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University investigates bias within its bias reporting system — and finds bias

Oregon State University analysis finds bias against women in its Bias Incident Response system

An Oregon State University review of the school’s bias response system found the reporting process to be biased against women, according to a document obtained by The College Fix.

The analysis used a computer program representing a hypothetical female to probe the university’s computer systems for bias and found that its Bias Incident Response system is set up in a way that women might avoid using it because it’s too risky, according to the report.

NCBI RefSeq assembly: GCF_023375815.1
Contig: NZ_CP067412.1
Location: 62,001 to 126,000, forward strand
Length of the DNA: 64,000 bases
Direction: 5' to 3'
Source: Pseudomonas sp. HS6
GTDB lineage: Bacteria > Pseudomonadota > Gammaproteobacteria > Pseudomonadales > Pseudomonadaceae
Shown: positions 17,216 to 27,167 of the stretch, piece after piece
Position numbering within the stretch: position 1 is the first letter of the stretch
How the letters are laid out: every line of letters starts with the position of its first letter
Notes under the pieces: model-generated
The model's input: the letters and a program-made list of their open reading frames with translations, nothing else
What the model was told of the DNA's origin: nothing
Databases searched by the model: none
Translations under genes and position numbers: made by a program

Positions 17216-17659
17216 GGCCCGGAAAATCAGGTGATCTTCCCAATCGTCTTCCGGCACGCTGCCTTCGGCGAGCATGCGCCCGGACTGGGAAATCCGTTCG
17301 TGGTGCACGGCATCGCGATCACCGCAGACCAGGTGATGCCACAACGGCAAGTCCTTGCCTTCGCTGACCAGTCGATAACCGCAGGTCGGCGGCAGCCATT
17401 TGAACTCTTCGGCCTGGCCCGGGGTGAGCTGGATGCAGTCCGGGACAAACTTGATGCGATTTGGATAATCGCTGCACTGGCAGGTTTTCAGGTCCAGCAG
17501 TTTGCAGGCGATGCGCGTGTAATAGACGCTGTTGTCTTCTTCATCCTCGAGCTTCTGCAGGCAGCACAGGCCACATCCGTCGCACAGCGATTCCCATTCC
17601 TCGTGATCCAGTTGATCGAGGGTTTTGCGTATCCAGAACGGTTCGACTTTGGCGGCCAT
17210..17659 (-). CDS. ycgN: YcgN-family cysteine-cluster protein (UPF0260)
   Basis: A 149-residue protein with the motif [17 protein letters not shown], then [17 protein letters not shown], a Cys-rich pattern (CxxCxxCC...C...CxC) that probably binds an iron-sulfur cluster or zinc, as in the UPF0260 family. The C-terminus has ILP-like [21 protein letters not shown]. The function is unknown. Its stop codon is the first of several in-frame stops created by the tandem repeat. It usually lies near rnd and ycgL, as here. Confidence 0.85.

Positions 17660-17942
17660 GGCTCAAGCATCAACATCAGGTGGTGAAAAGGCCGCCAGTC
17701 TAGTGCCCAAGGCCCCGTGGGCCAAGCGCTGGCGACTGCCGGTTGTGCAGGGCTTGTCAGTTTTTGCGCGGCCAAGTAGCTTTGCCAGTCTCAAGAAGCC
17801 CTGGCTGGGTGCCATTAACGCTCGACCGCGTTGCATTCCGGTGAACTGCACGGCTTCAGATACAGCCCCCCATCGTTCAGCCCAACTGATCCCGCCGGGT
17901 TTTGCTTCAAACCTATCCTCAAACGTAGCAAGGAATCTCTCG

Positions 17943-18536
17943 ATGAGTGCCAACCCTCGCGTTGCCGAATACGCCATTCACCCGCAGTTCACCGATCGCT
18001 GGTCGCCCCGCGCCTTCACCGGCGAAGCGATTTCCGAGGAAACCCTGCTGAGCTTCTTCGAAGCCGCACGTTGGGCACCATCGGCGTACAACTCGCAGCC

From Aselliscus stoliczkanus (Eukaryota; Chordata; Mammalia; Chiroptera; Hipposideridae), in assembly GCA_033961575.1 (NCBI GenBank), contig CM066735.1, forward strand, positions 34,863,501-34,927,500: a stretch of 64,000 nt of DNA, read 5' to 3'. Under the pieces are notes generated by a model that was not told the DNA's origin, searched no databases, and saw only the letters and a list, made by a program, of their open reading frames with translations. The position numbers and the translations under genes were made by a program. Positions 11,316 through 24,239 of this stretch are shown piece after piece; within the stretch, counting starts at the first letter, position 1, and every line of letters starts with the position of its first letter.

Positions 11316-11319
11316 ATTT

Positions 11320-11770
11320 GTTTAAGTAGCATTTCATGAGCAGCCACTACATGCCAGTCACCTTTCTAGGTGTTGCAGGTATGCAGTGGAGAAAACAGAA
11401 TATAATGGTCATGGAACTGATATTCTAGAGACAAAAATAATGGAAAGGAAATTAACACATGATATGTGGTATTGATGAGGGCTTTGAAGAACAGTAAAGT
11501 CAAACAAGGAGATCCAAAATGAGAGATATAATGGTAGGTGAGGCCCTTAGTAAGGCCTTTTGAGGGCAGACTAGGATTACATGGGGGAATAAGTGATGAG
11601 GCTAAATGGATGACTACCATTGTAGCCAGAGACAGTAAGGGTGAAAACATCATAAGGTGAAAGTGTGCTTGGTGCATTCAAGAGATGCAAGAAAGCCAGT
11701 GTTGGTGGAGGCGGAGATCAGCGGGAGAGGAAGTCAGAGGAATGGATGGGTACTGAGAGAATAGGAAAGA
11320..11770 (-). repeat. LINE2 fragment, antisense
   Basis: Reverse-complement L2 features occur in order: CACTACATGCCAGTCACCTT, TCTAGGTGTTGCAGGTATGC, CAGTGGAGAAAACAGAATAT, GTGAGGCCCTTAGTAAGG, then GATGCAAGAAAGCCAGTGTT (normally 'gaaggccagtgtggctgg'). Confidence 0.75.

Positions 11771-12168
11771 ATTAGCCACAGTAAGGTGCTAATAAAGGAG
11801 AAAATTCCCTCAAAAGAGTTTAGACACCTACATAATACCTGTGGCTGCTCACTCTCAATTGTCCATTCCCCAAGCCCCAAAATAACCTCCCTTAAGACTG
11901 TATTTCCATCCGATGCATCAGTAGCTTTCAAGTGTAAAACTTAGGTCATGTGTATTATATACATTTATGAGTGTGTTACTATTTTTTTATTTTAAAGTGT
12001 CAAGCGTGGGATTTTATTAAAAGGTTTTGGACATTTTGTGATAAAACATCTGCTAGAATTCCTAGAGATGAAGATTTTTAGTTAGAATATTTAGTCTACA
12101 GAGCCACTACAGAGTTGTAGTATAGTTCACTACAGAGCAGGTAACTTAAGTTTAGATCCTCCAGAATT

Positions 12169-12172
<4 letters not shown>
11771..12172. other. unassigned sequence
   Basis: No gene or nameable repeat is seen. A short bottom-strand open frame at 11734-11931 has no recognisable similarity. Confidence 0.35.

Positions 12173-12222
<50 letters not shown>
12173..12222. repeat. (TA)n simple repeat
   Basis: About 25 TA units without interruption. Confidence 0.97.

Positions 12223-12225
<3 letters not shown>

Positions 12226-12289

The analysis looked at 154 campus bias complaints between the summer of 2018 and spring of 2019.

The Leadership Council for Equity, Inclusion and Social Justice Bias Incident Response Workgroup recommended the school’s administration “make improvements to the university’s bias reporting systems to increase gender inclusivity” in the reporting process.

According to a press release issued by the university in June, much of the campus software “has built-in biases, often against women and minorities,” adding that “such biases can impact how easily users can find critical information, perform work tasks, or even navigate web sites.”

“When users are trying to figure out how to perform a task using software, some people tend to select the first promising option and then move forward in an incremental style, while other people tend to gather information on many options, and then make their choice,” the release states. “These differences sometimes cluster by gender, but most software is optimized for only men’s preferences.”